Natural gas futures tumbled to the lowest price in 16 weeks in New York after U.S. stockpiles increased more than forecast.
Gas fell 4.1 percent, the biggest one-day drop in three weeks, as the Energy Information Administration said inventories rose 95 billion cubic feet in the week ended June 21 to 2.533 trillion cubic feet. Analyst estimates compiled by Bloomberg showed a 90-billion increase. Supply gains have topped five-year averages for four straight weeks as mild weather reduced demand.
“Today’s inventory report is a reflection of the fact that we have very sluggish demand picture right now,” said Dominick Chirichella, senior partner at the Energy Management Institute in New York. “I don’t see a significant call on natural gas for power generation to meet cooling needs because cooling needs aren’t going to be all that high.”
Natural gas for August delivery dropped 15.5 cents to $3.582 per million British thermal units on the New York Mercantile Exchange, the lowest settlement price for a front-month contract since March 7. Trading was 21 percent above the 100-day average at 2:57 p.m. Prices have fallen 11 percent since March, heading for the first drop in five quarters. The futures are up 6.9 percent this year.
The discount of August to October futures was steady at 1.1 cents.
August $3.50 puts were the most active options in electronic trading. They rose 4.5 cents to 9.1 cents per million Btu on volume of 2,455 at 3:23 p.m. Puts accounted for 74 percent of trading volume. Implied volatility for at-the-money options expiring in August was 31.61 percent at 3:15 p.m., compared with 31 percent yesterday.
The stockpile increase was bigger than the five-year average gain for the week of 79 billion cubic feet, according to the EIA, the Energy Department’s statistical arm. Supplies expanded by 58 billion a year earlier.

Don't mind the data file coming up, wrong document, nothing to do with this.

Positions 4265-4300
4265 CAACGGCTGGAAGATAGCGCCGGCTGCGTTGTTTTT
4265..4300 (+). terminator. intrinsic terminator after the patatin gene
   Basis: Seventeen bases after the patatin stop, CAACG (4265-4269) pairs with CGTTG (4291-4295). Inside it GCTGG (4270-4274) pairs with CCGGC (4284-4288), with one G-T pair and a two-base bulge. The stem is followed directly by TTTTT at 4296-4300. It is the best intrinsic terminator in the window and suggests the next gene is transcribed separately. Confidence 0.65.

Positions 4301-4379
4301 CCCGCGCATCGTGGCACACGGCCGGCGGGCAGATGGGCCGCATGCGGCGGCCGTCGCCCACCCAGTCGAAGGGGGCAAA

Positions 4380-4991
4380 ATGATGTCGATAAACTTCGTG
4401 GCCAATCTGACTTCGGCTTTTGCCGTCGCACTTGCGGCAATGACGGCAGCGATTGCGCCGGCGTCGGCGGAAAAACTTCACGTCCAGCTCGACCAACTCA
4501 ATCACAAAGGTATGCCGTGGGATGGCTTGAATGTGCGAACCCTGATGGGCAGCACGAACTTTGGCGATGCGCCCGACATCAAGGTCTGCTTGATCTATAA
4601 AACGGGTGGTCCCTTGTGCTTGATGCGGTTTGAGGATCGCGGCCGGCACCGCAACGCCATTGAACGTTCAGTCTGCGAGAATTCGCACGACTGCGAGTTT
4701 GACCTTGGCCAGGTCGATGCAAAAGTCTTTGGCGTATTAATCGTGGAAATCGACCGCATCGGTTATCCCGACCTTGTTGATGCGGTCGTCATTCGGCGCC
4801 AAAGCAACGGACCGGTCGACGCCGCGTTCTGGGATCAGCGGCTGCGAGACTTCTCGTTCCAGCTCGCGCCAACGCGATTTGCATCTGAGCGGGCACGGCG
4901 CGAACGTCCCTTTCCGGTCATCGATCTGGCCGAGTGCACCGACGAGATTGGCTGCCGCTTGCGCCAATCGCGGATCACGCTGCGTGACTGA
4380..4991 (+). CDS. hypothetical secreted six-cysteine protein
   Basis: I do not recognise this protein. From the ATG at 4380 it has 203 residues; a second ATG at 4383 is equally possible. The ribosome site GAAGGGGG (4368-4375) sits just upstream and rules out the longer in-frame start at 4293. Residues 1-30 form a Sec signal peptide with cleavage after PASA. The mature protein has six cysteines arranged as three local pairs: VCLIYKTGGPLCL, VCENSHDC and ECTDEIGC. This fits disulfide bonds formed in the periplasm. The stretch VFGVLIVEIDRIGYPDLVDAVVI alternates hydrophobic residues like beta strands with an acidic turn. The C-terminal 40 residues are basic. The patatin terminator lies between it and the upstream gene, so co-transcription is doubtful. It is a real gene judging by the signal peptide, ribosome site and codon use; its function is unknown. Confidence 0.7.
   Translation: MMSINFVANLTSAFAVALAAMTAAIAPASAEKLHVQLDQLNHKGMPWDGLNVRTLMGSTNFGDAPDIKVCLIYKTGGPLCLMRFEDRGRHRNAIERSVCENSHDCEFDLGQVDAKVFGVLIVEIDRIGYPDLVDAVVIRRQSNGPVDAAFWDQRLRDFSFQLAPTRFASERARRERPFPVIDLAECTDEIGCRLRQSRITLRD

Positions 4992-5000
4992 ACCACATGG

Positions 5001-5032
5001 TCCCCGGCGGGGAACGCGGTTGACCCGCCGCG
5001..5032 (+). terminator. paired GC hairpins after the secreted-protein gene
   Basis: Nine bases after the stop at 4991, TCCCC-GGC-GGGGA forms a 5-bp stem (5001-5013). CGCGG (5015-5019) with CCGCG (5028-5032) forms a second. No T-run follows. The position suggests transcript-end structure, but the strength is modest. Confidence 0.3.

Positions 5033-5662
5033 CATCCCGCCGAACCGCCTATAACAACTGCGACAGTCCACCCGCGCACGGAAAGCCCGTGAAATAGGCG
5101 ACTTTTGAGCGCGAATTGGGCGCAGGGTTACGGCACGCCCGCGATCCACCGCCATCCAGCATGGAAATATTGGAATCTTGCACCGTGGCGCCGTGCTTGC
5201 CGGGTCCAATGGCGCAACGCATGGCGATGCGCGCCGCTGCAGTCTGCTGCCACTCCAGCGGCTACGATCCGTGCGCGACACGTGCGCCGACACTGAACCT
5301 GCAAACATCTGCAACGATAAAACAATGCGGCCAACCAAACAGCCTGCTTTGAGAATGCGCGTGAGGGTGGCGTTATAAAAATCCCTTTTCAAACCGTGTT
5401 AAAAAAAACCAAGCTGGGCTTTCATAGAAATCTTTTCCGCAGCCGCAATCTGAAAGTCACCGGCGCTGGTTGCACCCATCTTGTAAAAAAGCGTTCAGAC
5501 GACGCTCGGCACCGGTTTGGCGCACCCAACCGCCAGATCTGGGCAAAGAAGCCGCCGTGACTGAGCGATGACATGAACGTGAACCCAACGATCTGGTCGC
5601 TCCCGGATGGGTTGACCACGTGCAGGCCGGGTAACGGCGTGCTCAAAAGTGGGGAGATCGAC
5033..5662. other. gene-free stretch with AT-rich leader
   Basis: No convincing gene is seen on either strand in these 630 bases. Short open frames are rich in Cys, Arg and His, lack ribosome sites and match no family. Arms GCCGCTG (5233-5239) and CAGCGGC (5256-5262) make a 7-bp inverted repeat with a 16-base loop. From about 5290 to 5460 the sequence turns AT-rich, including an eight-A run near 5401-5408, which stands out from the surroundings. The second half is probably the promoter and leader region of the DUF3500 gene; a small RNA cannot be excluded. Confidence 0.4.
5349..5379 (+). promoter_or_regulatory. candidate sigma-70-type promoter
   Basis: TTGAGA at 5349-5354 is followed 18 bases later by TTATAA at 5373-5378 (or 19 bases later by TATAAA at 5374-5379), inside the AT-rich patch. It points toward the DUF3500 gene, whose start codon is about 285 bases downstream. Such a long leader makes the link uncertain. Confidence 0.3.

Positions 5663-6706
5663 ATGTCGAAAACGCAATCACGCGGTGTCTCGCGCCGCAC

Gas prices have slumped 19 percent from a 21-month high of $4.444 per million Btu on May 1 as unseasonable heat was replaced by milder weather, limiting demand for the power-plant fuel to run air conditioners.
Above-normal temperatures along the Atlantic and Pacific coasts next week will bracket cooler weather in the middle of the country, according to MDA Weather Services. The Gaithersburg, Maryland-based forecaster predicted below-normal readings for Texas and neighboring states.
The high in Boston on July 2 may be 85 degrees Fahrenheit (31 Celsius), 5 above normal, while St Louis may see 84 degrees, 4 below average, according to AccuWeather Inc. in State College Pennsylvania. Dallas’s high on July 5 will be 11 below normal at 84 degrees after surging to 104 tomorrow.
Power producers account for 32 percent of gas demand, according to the EIA. Texas consumed the most natural gas for generating electricity, averaging 18 percent of U.S. power-plant demand for the fuel over the past three years, according to Teri Viswanath, director of commodities strategy at BNP Paribas SA in New York.
Marketed gas production will climb 1.2 percent to average a record 70.01 billion cubic feet a day this year as new wells come online at shale formations, such as the Marcellus in the Northeast, the EIA’s monthly report showed.
Gas futures plunged below the 200-day moving average, a key technical support level, at $3.639 per million Btu today for the first time since August. Prices tested the average yesterday before bouncing higher.
“One of our rules is don’t go long natural gas after Memorial Day and don’t short gas after Labor Day, no matter what anybody says,” said Walter Zimmerman, chief technical strategist at United-ICAP, a brokerage in Jersey City, New Jersey.
On average, gas prices slide 35 percent from the May peak to the late August or early September low, based on historical data, he said.
Futures also dropped below a long-term support line that had been intact since gas slumped to a 10-year low of $1.902 in April 2012, Zimmerman said.
Gas may test the $3.40 support level as soon as next week and if futures break through that, they may spiral down to the next support area of $2.88, based on a 50 percent retracement of gains from the 10-year low to the May high, he said.
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